skip to main content
skip to newscasts

Monday, June 24, 2024

Public News Service Logo
facebook instagram linkedin reddit youtube twitter
view newscast page
play newscast audioPlay

America's 'Radical Elders' continue their work for fairness, justice; SCOTUS upholds law disarming domestic abusers; Workplace adoption benefits help families, communities; Report examines barriers to successful post-prison re-entry in NC.

view newscast page
play newscast audioPlay

A congresswoman celebrates Biden protections for mixed status families, Louisiana's Ten Commandments law faces an inevitable legal challenge, and a senator moves to repeal the strict 19th century anti-obscenity and anti-abortion Comstock Act.

view newscast page
play newscast audioPlay

A Minnesota town claims the oldest rural Pride Festival while rural educators say they need support to teach kids social issues, rural businesses can suffer when dollar stores come to town and prairie states like South Dakota are getting help to protect grasslands.

New expansion of Child Tax Credit advances in Congress

play audio
Play

Friday, February 2, 2024   

Tax-filing season is underway, and Congress is one step closer to helping low-income families get a bigger break on their returns. Policy experts say a new expansion of the Child Tax Credit would address poverty, in Wisconsin and elsewhere.

Late this week, the U.S. House passed a bipartisan tax bill that includes a three-year expansion of the Child Tax Credit. Analysts have said it isn't as robust as the one-year expansion from 2021, but a key provision would allow families with little or no income to gain eligibility.

Tim Smeeding, a retired professor of public affairs and economics at the University of Wisconsin, said it could allow struggling households to address a big expense they haven't been able to cover.

"You can pay heating bills that you've let go because you know that the utility won't shut you off until you get the tax refund," he said.

Smeeding, who formerly directed the Institute for Research on Poverty, said eliminating those debts frees up money for families to spend on children's needs.

Unlike the previous expansion, there would not be monthly payments. It only would apply to a family's income-tax refund. The compromise measure also includes business tax breaks. Despite bipartisan support in the House, the bill faces an uncertain future in the Senate, with pushback from both Republicans and Democrats.

The Center on Budget and Policy Priorities estimates that in the first year, expanding the Child Tax Credit would lift as many as 400,000 kids above the poverty line.

While there are calls to bring back the original expansion, Kris Cox, the center's deputy director for federal tax policy, said this bill would still make a difference.

"Half of kids who don't get the full credit now, their families will gain $600 or more from the bill," she said, "and about 40% of kids who don't get the full credit now, their families will gain $1,000 or more from this bill."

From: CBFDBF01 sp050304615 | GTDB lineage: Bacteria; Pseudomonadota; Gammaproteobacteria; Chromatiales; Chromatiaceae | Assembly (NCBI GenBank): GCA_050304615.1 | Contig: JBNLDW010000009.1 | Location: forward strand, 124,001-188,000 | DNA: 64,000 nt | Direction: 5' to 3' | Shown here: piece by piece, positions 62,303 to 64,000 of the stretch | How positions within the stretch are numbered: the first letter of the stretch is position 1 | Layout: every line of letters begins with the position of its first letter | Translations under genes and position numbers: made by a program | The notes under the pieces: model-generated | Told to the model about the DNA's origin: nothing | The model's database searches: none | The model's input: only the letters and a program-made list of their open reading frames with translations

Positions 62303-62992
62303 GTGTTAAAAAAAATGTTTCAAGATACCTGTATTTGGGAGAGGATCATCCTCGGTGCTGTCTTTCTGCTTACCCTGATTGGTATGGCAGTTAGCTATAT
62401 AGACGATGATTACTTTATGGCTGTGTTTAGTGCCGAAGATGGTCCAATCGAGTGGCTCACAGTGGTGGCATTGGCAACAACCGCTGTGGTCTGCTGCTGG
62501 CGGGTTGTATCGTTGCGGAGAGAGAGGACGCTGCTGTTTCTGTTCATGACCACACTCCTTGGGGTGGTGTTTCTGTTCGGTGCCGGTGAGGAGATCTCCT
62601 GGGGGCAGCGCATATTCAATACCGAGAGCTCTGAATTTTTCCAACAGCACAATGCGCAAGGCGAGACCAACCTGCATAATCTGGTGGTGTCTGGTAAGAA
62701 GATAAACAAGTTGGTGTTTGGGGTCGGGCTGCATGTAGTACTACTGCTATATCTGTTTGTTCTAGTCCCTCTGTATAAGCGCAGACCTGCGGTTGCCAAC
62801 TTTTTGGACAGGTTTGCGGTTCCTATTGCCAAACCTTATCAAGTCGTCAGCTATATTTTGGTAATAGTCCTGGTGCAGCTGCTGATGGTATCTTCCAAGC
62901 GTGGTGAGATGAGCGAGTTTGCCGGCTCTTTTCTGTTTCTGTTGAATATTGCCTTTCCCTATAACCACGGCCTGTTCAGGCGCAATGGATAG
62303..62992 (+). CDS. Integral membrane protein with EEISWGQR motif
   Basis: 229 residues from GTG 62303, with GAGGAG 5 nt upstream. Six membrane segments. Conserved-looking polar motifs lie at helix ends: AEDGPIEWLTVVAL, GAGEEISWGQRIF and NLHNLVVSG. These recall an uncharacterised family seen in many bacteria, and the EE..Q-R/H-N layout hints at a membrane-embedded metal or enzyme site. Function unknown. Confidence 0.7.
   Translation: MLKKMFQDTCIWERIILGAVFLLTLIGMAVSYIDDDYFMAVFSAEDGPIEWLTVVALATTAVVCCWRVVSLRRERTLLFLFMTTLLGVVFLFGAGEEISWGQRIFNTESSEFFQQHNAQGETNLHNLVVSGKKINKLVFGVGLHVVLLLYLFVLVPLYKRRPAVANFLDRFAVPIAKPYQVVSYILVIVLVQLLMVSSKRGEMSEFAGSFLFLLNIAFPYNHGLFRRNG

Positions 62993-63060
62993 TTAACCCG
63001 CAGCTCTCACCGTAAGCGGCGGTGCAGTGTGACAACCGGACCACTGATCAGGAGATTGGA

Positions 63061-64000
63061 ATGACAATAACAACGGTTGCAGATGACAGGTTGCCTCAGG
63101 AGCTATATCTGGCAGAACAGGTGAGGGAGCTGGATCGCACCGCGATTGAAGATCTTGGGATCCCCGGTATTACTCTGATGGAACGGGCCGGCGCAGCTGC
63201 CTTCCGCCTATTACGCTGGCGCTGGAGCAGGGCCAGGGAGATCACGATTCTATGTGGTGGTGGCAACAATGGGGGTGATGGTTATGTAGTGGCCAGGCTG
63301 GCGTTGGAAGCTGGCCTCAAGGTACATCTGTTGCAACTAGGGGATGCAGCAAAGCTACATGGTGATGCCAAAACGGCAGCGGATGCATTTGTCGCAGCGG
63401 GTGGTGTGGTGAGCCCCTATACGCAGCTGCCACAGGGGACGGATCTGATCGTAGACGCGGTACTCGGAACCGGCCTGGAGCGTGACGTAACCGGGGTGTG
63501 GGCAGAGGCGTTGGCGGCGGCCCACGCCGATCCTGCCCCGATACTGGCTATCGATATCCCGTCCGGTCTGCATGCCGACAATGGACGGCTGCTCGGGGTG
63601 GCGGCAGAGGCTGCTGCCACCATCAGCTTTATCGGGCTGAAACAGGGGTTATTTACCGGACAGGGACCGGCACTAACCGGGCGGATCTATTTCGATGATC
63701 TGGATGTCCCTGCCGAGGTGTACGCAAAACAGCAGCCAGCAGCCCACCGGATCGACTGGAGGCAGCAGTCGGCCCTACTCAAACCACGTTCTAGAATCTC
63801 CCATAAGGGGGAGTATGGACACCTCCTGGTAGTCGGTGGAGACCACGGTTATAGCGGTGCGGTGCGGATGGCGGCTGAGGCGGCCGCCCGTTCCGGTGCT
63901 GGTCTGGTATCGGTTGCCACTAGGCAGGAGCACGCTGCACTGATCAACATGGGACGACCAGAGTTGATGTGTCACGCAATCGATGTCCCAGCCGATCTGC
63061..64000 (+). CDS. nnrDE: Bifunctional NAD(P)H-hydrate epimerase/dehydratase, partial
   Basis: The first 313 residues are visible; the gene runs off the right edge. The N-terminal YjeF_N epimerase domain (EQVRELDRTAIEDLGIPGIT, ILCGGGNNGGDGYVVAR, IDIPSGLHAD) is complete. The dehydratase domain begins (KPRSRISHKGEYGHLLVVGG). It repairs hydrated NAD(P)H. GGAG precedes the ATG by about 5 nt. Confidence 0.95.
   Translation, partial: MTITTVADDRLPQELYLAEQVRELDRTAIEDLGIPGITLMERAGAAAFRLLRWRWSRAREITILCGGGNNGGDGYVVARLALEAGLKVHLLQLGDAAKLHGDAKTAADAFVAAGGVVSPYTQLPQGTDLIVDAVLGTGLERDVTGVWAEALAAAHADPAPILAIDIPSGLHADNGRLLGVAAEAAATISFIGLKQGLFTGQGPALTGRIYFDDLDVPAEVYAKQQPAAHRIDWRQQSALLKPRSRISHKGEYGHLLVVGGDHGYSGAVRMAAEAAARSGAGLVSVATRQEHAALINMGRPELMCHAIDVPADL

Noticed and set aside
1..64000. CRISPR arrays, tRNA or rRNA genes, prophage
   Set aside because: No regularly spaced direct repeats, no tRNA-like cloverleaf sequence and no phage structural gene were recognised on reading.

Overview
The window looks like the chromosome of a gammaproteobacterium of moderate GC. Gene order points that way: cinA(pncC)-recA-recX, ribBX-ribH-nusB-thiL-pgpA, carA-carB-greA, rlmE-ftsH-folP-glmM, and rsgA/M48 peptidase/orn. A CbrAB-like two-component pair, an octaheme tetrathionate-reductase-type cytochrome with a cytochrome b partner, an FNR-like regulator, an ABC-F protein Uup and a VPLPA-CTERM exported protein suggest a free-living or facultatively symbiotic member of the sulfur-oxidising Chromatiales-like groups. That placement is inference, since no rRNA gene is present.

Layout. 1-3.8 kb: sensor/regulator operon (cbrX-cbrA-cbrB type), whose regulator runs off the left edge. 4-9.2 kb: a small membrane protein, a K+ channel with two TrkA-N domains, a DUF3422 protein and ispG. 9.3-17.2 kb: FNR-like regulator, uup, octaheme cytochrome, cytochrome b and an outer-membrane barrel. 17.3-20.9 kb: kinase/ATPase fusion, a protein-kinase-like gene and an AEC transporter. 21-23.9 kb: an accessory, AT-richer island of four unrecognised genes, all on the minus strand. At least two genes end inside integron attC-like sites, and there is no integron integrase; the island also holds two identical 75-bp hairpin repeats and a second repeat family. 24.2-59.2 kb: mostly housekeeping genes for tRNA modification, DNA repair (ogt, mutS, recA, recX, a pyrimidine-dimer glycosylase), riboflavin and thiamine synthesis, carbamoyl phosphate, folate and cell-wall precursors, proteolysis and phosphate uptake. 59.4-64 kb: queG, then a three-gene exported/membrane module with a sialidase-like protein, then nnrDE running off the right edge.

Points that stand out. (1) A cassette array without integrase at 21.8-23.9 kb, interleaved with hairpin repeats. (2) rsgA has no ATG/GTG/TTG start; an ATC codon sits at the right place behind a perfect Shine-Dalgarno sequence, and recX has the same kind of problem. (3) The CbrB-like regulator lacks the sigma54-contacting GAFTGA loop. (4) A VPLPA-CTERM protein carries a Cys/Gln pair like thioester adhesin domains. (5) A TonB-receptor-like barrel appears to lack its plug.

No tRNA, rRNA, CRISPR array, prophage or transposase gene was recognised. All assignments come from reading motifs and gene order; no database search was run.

Bill sponsors hope to get final approval so qualifying households could claim the credit on this year's taxes. Cox said if you file earlier, the measure instructs the Internal Revenue Service o "make good" on your return.

Wisconsin has an Earned Income Tax Credit, but the state is often cited as having a regressive tax structure that hurts low-income households. Experts have said the federal plan would help ease that burden.


get more stories like this via email

more stories
The 2024 Summer U.S. Conference of Mayors in Kansas City, Mo., will be under the leadership of its president, Mayor Hillary Schieve of Reno, Nev., and host Kansas City Mayor Quinton Lucas.
(SeanPavonePhoto/Adobe Stock)

play sound

Some Michigan mayors are out of the office this week - but still working for their cities. They're at the 92nd meeting of the United States …


Social Issues

play sound

Summer is here, but some Wisconsin households juggling higher consumer costs and other basic needs might feel like a vacation is out of reach…

Social Issues

play sound

An interim North Dakota legislative committee this week got an update from state leaders on potential moves to reconnect kids in foster care with thei…


Social Issues

play sound

More employers are offering benefits to adoptive parents, according to a new survey by the Dave Thomas Foundation for Adoption. The amount of paid …

About a quarter of Americans hold unfavorable views of both former President Donald Trump and President Joe Biden. (Christian Delbert/Adobe Stock)

Social Issues

play sound

The Arizona Court of Appeals recently dismissed a case brought by Republican Arizona attorney general candidate Abraham Hamadeh, Republican Cochise …

Social Issues

play sound

Members of the group Radical Elders are participating in a Chicago tech conference this weekend to explain the impact of technology on older Americans…

play sound

Danskammer Energy is no longer seeking an expansion of its Newburgh plant. The original plan called for expanding the company's "peaker plant" meant …

 

Phone: 303.448.9105 Toll Free: 888.891.9416 Fax: 208.247.1830 Your trusted member- and audience-supported news source since 1996 Copyright 2021